March 2020-March 2021 stocks rally won’t repeat. Here’s how to create wealth

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March 2020-March 2021 stocks rally won’t repeat. Here’s how to create wealth


Despite the Covid-related problems, the global economic recovery has been V-shaped. Central banks have done tremendous work to support and recover the growth. This is best illustrated in the US, where deficit borrowing and issuances are all at record high. Companies across the world (the US, Europe, Japan) have shown higher-than-expected growth. In the US, there many retail investors who are not able to spend money and their excess personal savings are supporting asset prices.

Also, there are many young investors in the US who are using stimulus inflows to invest in the financial market. This shows that money flow to the US equity market is likely to be sustained.

Notwithstanding the high fiscal deficit spending and borrowing, Covid-19 has impacted supply chains. This is why inflation expectation is running at five-year-high level in the US. However, if we look at commodity prices from a larger time frame, they have not spiked to their all-time high levels. In 2008, commodity prices were much higher than they are now.

Looking at the Indian economy, the Jan-Feb headlines are all positive. GST collection for the fifth month in a row was above Rs 1 lakh crore. The unemployment rate is now at pre-Covid level. Manufacturing PMI is positive and expanding. This shows people are going back to business. More importantly, our debt-to-GDP ratio is much lower than other countries.

Steps taken by the government in the previous years have resulted into transitioning the economy. Earlier we were a high fiscal deficit country. Now, even despite Covid impact, we are a relatively low fiscal deficit country. Our commercial lending flow is now rule-based. Earlier bank lending created relatively higher NPAs. Now there is meritocratic schemes such as PLI (production-linked incentives), which hopefully will not repeat the mistakes of the textile upgradation fund.

Earlier we were a high-inflation economy, now we are transitioning towards low-inflation economy. Earlier we were infrastructure-deficit country, now we are gradually moving towards infrastructure-surplus country. Earlier we were a physical economy, now we are physical as well as digital economy. Earlier government used to be referee as well as a player in many industries. Now, government is announcing that it will be present in four sectors and may exit the rest.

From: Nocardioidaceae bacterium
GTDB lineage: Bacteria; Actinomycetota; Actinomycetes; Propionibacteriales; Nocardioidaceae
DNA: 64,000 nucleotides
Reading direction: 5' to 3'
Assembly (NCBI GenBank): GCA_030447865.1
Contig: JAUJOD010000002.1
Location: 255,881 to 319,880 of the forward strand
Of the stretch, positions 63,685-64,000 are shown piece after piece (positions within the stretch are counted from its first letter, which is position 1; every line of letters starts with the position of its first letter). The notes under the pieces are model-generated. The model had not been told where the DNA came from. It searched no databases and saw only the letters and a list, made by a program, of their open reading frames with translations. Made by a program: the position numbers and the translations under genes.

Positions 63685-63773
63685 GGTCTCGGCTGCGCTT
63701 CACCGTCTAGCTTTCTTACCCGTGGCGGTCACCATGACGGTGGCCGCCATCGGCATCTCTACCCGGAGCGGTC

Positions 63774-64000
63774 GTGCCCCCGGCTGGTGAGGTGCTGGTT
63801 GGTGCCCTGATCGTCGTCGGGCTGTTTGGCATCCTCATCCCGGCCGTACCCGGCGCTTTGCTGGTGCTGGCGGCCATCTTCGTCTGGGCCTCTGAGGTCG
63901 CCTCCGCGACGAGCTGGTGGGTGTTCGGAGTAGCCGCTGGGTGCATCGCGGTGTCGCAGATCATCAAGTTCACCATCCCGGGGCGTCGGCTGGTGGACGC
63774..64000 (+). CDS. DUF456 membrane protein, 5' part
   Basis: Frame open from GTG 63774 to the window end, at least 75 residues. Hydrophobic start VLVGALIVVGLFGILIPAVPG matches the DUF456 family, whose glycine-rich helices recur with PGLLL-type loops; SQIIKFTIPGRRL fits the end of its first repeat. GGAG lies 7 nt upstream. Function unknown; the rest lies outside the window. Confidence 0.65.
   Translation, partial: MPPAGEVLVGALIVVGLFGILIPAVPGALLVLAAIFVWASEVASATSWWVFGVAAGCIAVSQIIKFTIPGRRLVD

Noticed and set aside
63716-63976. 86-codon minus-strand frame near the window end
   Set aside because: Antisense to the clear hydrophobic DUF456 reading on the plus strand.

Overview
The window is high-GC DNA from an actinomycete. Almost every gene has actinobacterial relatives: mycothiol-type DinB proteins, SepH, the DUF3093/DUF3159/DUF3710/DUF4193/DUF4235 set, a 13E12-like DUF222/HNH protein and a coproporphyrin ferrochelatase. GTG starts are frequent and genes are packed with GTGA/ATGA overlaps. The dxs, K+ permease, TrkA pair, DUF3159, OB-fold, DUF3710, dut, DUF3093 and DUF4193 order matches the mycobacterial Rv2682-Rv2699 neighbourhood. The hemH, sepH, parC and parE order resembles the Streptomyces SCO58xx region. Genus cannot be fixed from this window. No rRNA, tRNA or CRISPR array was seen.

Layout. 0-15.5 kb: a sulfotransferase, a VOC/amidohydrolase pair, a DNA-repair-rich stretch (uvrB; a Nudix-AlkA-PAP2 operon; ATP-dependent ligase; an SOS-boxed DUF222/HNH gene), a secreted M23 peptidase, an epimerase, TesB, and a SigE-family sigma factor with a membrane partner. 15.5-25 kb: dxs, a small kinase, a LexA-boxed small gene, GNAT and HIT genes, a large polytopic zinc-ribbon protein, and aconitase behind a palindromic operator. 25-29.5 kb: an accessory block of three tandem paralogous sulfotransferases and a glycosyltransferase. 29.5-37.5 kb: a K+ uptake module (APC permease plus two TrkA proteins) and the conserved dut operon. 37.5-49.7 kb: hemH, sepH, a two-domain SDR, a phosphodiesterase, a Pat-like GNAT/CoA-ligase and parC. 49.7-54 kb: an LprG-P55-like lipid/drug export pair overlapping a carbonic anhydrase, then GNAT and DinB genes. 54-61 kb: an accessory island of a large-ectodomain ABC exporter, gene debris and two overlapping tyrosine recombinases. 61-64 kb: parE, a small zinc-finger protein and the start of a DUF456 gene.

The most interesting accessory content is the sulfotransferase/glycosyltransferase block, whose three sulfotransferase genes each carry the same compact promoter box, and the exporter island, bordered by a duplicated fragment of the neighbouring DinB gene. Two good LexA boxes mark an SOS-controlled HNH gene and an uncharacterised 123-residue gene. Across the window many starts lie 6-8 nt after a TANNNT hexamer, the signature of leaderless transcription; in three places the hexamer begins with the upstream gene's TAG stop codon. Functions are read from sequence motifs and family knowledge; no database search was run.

All these reforms are expected to help India transform into a faster growing economy in the coming years. Signs of recovery are evident in India’s key indicators. We believe GDP growth will continue to sustain. The PLI scheme is a game changer. This plan is linked to production; and is meritocratic. The faster and higher you produce, the more the incentive will be. The PLI scheme is moving across 13 industries. We believe it will add about a percentage point on an incremental basis to GDP growth by FY27.

The second booster to GDP growth may be housing, real estate and construction sectors. Affordability of housing has improved over the past 9-10 years. Housing loan interest rates today are at 6-6.5%; one of the cheapest in a long time. This sector will support another percentage point to the GDP. The Budget has set ambitious target for infrastructure spending. The reforms and spending can push India’s growth rate to high single digits and even low double digits in the coming months.

Undoubtedly markets are currently going through a wall of worry. Active Covid cases are rising in India, especially in Maharashtra and Mumbai. Secondly, inflation fear is coming back. And thirdly, there is a worry that rising interest rates can derail the equity market. My feeling is that one year down the line, we would have conquered all these worries. Active cases would have come down courtesy vaccination.

Inflation will be subdued after remaining high for a while because of rising commodity prices. We are already seeing oil cooling off, and so inflation will remain range-bound.

What the market has factored in today and which will be proven in the days to come will be rising corporate profitability. Corporate India has cut costs. Falling interest rates along with cost cuts have expanded their margin and that rising profitability will continue to pull the market up. The kind of returns we saw between March 2020 and March 2021 would not be possible between March 2021 and March 2022, because in March 2020, we were coming from a cheap market while March 2021 is a fairly valued market.

For an investor, the key thing to ensure is to keep patience and discipline. Wealth is built over a long period of time, as the magic of compounding works over long periods. When you are looking for wealth creation through SIP in equity mutual funds, you have to take a 15-20 year view. There is no shortcut to success.



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